Isolation, purification and mode of action of antimicrobial peptides produced by lactic acid bacteria of dairy origin / Goh Hweh Fen

Goh , Hweh Fen (2016) Isolation, purification and mode of action of antimicrobial peptides produced by lactic acid bacteria of dairy origin / Goh Hweh Fen. PhD thesis, University of Malaya.

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      Lactic acid bacteria (LAB) are found in fermented food products. They help in improving shelf-life and enhance the flavour of food. They also produce bacteriocins to prevent the growth of undesirable bacteria. The goal of this study was to search for microbial strains with potent antimicrobial activity that can combat emerging food-borne pathogens and spoilage bacteria. In this study, LAB namely Lactococcus lactis A1, Weissella confusa A3 and Enterococcus faecium C1 were isolated from fermented cow milk and found to produce antimicrobial compounds. PCR amplification of genes encoding known bacteriocins proved that L. lactis A1 harboured Nis Z gene. As nisin has been well documented, it was not chosen for further investigations. E. faecium C1 did not harbour genes for enterocin A, B and P production. Therefore further tests were done to identify and characterise the bacteriocin from E. faecium C1. No gene encoding bacteriocin production was available for W. confusa. Both bacteriocins were purified through four steps namely ammonium sulphate precipitation, hydrophobic interaction, centrifugal filter, size separation concentrator and finally reverse phase HPLC. Both bacteriocins were active towards Bacillus cereus, Escherichia coli, Pseudomonas aeruginosa and Micrococcus luteus. The purified bacteriocins were named BacA3 and BacC1 for bacteriocin purified from Weissella confusa A3 and Enterococcus faecium C1 respectively. SDS-PAGE showed that the molecular weight of BacA3 was around 2.5 kDa. MALDI-TOF analysis suggested that BacA3 might be approximately 2.7 kDa. The molecular weight of BacC1 estimated by SDS-PAGE was around 10 kDa. The trypsin digested BacC1 showed unique molecular weight which did not match with any known proteins from UniProt database. BacA3 exhibited thermostability when exposed to temperature of 100 °C but BacC1 showed reduced activity after heating to 80 °C. Both BacA3 and BacC1 retained their activity at pH ranging from 2 to 6. When treated with proteinase and peptidase, both bacteriocins showed reduction in activity. Hence, confirmed the antimicrobial substances were of proteinaceous nature. The membrane permeability test using SYTOX® green nucleic acid stain showed that both bacteriocins caused significant disruptions to the test bacterial membrane and this was confirmed by transmission electron microscopy. The N-terminal sequence of BacA3 was VAPGEIVESL and BacC1 was GPXGPXGP. The search for genes related to virulence, superantigens and diseases by Rapid Annotation using Subsystem Technology (RAST) showed that both strains did not harbour the genes. The antibiotic resistance genes as listed in the pathogenicity island database were also absent in E. faecium C1. The virulence genes detected from the virulence factor database showed that 6 genes (Asm, SagA, EfaAfm, CdsA, UppS, BopD) present in C1 were also present in probiotic strain T110. The genomes of A3 and C1 showed the presence of several probiotic function genes. In vitro testing of viable W. confusa A3 and E. faecium C1 and their bacteriocins on milk also showed significant reduction of total bacterial count. Strains A3 and C1 were non-haemolytic and not antibiotic resistant. They therefore have high potential for application in the food industry as antimicrobial agents to extend the shelf-life of food products.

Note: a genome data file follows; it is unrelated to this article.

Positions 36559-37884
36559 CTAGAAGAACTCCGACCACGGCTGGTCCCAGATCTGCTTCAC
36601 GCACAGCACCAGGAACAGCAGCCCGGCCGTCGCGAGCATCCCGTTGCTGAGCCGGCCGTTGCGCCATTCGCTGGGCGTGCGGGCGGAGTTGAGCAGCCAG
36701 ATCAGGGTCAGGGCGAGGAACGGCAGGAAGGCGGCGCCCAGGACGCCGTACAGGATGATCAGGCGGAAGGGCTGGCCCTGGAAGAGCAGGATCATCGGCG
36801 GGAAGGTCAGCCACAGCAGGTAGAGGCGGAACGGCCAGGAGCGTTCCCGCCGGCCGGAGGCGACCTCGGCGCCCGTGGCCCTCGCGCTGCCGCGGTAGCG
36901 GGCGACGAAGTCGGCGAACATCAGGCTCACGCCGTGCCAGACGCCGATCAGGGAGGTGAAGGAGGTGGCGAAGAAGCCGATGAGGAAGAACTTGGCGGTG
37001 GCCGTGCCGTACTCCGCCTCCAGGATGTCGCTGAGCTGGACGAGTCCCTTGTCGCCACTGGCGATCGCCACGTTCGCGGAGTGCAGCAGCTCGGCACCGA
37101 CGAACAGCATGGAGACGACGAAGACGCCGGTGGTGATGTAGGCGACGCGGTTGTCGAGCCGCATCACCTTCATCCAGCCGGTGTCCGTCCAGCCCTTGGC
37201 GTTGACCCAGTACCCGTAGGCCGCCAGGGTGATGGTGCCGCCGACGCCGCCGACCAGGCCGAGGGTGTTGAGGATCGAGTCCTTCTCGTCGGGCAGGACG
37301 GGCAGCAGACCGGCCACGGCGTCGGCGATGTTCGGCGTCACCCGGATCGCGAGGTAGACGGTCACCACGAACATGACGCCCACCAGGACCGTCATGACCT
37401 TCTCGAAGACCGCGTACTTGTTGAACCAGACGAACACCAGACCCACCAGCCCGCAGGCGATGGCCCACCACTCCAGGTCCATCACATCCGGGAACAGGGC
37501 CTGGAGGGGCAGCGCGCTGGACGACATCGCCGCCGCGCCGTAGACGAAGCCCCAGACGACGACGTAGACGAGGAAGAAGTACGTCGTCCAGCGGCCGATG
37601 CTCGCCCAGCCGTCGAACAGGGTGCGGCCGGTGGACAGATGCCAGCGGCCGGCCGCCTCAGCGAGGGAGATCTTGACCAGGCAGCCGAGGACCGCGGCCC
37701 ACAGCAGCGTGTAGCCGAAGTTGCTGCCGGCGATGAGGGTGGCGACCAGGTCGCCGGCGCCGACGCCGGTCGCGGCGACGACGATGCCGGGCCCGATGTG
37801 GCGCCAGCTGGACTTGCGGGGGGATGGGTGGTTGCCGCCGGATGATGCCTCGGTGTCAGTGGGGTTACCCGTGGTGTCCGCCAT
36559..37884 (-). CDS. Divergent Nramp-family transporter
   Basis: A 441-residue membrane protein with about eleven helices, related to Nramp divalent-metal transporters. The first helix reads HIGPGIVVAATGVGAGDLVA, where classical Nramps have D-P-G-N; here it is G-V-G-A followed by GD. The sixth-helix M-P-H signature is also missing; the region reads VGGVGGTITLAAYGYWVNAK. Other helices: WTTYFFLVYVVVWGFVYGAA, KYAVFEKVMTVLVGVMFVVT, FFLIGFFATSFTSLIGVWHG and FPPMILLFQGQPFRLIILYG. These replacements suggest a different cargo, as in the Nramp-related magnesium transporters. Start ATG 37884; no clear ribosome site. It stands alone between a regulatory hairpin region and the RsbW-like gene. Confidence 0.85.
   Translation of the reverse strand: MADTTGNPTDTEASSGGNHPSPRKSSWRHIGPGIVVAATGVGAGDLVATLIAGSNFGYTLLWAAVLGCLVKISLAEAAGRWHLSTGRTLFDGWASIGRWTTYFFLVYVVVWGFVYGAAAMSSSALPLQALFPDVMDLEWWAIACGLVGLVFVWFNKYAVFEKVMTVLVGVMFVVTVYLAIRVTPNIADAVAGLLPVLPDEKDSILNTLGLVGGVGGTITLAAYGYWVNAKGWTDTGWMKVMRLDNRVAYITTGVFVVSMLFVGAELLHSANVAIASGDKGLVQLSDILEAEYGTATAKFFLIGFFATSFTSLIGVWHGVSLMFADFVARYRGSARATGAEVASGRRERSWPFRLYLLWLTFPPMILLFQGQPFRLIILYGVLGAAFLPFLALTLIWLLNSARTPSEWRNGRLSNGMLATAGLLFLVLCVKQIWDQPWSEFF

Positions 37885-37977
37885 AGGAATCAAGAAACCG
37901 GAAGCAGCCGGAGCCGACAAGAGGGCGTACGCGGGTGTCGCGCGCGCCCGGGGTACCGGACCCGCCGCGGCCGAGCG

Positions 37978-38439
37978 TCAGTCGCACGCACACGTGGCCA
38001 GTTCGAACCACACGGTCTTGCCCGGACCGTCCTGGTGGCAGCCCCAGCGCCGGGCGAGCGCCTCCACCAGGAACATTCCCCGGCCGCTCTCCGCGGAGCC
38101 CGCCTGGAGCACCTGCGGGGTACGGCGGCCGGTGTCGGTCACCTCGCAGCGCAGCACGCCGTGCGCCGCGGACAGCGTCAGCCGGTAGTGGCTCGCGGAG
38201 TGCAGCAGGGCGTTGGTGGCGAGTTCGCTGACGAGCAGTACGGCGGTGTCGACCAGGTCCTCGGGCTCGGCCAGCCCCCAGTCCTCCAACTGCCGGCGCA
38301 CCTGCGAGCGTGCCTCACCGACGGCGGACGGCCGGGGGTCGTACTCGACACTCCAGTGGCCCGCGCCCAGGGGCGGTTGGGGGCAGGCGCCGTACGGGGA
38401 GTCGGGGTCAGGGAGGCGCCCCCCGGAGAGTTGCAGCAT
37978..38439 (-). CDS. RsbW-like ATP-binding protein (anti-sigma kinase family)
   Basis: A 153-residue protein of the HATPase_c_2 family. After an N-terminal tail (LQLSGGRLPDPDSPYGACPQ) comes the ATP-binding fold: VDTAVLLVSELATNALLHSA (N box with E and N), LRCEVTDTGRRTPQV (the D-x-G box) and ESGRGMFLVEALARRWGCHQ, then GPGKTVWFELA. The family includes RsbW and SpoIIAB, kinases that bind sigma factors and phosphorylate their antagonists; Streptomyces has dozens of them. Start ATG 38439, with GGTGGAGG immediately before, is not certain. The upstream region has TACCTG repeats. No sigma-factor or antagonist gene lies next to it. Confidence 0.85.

Item Type: Thesis (PhD)
      Additional Information: Thesis (PhD) - Faculty of Science, University of Malaya, 2016.
      Uncontrolled Keywords: Lactic acid bacteria (LAB); Spoilage bacteria; Fermented Food products; Dairy origin; Food industry
      Subjects: Q Science > Q Science (General)
      Q Science > QR Microbiology
      Divisions: Faculty of Science
      Depositing User: Mr Mohd Safri Tahir
      Date Deposited: 20 Jun 2019 03:50
      Last Modified: 20 Jun 2019 03:50

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